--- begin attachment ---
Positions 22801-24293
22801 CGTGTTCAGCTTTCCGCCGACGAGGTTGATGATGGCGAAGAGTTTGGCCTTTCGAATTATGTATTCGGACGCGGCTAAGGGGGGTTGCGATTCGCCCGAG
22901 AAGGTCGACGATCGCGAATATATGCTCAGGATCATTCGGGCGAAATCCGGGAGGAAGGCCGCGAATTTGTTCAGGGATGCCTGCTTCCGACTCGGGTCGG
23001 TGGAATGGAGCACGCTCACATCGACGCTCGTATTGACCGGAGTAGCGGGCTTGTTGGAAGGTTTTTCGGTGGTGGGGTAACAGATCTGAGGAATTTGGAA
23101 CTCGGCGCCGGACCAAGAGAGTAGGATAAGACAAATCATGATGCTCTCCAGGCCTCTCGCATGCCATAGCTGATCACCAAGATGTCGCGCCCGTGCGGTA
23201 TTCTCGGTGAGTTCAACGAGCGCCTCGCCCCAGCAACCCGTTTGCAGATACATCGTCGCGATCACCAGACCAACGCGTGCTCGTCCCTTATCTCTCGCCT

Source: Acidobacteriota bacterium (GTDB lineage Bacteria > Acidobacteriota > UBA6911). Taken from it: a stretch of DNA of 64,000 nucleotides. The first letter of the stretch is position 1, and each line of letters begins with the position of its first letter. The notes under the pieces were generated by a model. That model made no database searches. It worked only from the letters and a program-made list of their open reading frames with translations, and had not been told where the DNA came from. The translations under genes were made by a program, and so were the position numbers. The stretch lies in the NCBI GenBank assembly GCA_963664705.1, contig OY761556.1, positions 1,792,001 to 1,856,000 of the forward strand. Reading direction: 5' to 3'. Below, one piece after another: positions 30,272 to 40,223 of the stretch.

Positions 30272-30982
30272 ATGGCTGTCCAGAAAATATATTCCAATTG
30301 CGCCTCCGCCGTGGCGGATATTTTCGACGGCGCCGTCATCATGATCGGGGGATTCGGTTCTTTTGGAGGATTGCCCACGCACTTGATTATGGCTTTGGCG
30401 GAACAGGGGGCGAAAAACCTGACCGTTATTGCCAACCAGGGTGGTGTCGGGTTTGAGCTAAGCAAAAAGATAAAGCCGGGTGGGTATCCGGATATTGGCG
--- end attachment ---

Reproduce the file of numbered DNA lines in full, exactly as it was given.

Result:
Positions 22801-24293
22801 CGTGTTCAGCTTTCCGCCGACGAGGTTGATGATGGCGAAGAGTTTGGCCTTTCGAATTATGTATTCGGACGCGGCTAAGGGGGGTTGCGATTCGCCCGAG
22901 AAGGTCGACGATCGCGAATATATGCTCAGGATCATTCGGGCGAAATCCGGGAGGAAGGCCGCGAATTTGTTCAGGGATGCCTGCTTCCGACTCGGGTCGG
23001 TGGAATGGAGCACGCTCACATCGACGCTCGTATTGACCGGAGTAGCGGGCTTGTTGGAAGGTTTTTCGGTGGTGGGGTAACAGATCTGAGGAATTTGGAA
23101 CTCGGCGCCGGACCAAGAGAGTAGGATAAGACAAATCATGATGCTCTCCAGGCCTCTCGCATGCCATAGCTGATCACCAAGATGTCGCGCCCGTGCGGTA
23201 TTCTCGGTGAGTTCAACGAGCGCCTCGCCCCAGCAACCCGTTTGCAGATACATCGTCGCGATCACCAGACCAACGCGTGCTCGTCCCTTATCTCTCGCCT

Source: Acidobacteriota bacterium (GTDB lineage Bacteria > Acidobacteriota > UBA6911). Taken from it: a stretch of DNA of 64,000 nucleotides. The first letter of the stretch is position 1, and each line of letters begins with the position of its first letter. The notes under the pieces were generated by a model. That model made no database searches. It worked only from the letters and a program-made list of their open reading frames with translations, and had not been told where the DNA came from. The translations under genes were made by a program, and so were the position numbers. The stretch lies in the NCBI GenBank assembly GCA_963664705.1, contig OY761556.1, positions 1,792,001 to 1,856,000 of the forward strand. Reading direction: 5' to 3'. Below, one piece after another: positions 30,272 to 40,223 of the stretch.

Positions 30272-30982
30272 ATGGCTGTCCAGAAAATATATTCCAATTG
30301 CGCCTCCGCCGTGGCGGATATTTTCGACGGCGCCGTCATCATGATCGGGGGATTCGGTTCTTTTGGAGGATTGCCCACGCACTTGATTATGGCTTTGGCG
30401 GAACAGGGGGCGAAAAACCTGACCGTTATTGCCAACCAGGGTGGTGTCGGGTTTGAGCTAAGCAAAAAGATAAAGCCGGGTGGGTATCCGGATATTGGCG